In trying to find out what working life brought a young man 30 years earlier, when my story is set, I’ve found many a moving account but none more so than the stark simplicity of this accident report in the Maitland Mercury of 1862 for the township of Murrurundi:

During the past fifteen months the following accidents occurring in the district have been attended by our Medical Practitioner, Mr. Gordon:

15 broken legs, 1 broken thigh, 11 broken arms, 1 amputation of arm through the bursting of a gun, 5 cases of amputation of fingers through same and blasting, 6 broken collar bones, 8 cases of broken ribs, 3 deaths by drowning, 1 ditto by lightning, 1 case of absorption of animal poison, 3 snake bites, 2 dreadful cases of burning, 1 fracture of skull from falling from a horse, 1 death from being jammed against a tree by a dray, 1 attempt at self-destruction by cutting the throat, 4 cases of kicks from horses, 3 cases of goring from horns of oxen, very bad, 1 bite from a pig, 22 cases of jams and cuts upon the hands and arms, some very bad, from picks and blasting stone.

Not one recorded baby born nor woman lost to the fight for it, but men working away, most of them probably thinking about that girl, somewhere, some of them working only for rations.

In Australia, we often save our praise and our accolades for soldiers and sportsmen, for squatters and schemers and rogues, but these ordinary hardworking men who laid the ground of so much we see today deserve to have their stories told too.

I will always place them in the frame. I will always sing their love songs. They are the men who made me.


Photo: King Street, Newtown, Paul McCarthy (Wikimedia Commons)



As the aftershocks of the Alt-Right quake continue to rock the Western World, there’s been much browbeating about who to blame for it. Quick out of the finger-pointing blocks has been the assertion that ‘identity politics’ is the culprit here.

Apparently, all of us who believe that encouraging tolerance of difference, rather than always pressing for sameness, are the reason why the poor and desperate are revolting. Ahem. Nothing to do with economic insecurity caused by corporate greed and the demonisation of any collective action or social policy that doesn’t make money for the rich. Duh.

How could we have been so blind! Oh well.

Identity is inescapable. From the time we each get up in the morning and look at our faces in the mirror, we’re aware of who we are in the scheme. We carry the physical and genetic markers of who we are around with us all day: fair, dark, ginger, injured, young, old, indifferent, tall, short, skinny, fat, fabulous and ugh.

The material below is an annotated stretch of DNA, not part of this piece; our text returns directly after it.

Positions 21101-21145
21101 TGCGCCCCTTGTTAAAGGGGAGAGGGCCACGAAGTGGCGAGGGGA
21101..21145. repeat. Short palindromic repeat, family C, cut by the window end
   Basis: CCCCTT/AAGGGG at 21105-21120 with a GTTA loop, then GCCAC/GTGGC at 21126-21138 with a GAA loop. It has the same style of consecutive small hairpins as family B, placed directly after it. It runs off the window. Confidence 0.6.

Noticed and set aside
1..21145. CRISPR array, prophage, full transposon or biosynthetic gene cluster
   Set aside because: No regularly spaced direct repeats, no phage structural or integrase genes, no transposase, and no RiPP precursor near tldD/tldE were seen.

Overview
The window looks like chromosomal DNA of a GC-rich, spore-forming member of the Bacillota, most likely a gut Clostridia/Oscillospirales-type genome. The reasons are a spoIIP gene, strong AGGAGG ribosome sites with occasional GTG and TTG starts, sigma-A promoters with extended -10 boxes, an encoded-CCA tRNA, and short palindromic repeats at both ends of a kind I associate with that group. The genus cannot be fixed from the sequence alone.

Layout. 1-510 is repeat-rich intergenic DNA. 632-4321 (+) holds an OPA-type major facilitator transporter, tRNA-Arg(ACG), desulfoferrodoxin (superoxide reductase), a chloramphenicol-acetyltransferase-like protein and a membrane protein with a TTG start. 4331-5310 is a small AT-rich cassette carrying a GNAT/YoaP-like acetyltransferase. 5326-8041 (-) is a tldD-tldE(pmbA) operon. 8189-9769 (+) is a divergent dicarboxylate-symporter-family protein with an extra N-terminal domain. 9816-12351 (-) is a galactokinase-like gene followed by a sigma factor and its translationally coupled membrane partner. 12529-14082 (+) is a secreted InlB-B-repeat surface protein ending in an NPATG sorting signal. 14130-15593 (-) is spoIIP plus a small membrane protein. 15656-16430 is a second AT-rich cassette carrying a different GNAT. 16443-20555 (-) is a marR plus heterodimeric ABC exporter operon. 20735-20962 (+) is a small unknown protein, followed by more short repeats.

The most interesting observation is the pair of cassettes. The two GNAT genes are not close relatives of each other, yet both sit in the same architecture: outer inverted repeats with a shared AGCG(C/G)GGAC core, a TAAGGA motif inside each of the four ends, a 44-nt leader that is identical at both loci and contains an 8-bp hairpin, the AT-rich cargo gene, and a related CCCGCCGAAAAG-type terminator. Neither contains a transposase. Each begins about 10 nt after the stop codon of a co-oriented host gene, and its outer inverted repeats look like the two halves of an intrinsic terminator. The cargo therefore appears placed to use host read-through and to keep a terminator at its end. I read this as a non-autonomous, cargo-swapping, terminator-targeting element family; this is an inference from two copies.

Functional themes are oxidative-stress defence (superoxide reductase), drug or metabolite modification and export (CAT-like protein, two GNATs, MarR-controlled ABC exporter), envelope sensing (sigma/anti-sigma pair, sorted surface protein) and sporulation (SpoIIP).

What I see personally is a woman who, apart from a need for spectacles, has pretty much won life’s lottery in terms of privilege, status, the ability to do whatever I want. On the surface of things, I’m so in the middle of the pocket of acceptable norms, among my major complaints is that I never get the bumper specials on frocks and shoes because my size is always gone first. Boo hoo.

But more powerful than the obvious is the invisible: the histories each of us carry behind our eyes. Generational racism and dispossession, intimate struggles with sexuality, memories that flicker with violence and fear. These things can’t always be seen, but they can hold a person back from giving all they have to give and getting the best from life.

How can it be wrong to say at the highest levels: your difference is respected and acknowledged as important to the fabric of humanity? Of course it’s not wrong. Blaming ‘identity politics’ for the scary place we find ourselves in right now is just run-of-the-mill, look-over-there scapegoating – a familiar and distinctive feature of the fascist, authoritarian brand. Bajeepers, ‘Alt-Right’? That’s just another euphemism for opportunistic arseholes who exploit the despair of others.

We’ve been here before – loads – and most notably in the late 1930s when the world lurched into another mega war. Part of my personal identity is a wonder about one German politician, Georg Schwebel, member of the Social Democratic Party, who spent that war in a concentration camp care of the Nazis. He represented the home town of my Schwebel forebears – Wald Michelbach in Hesse, in central Germany – and he makes me curious as to whether the rich vein of social democracy that runs through this part of my family is some quirk of heredity, like the name Georg.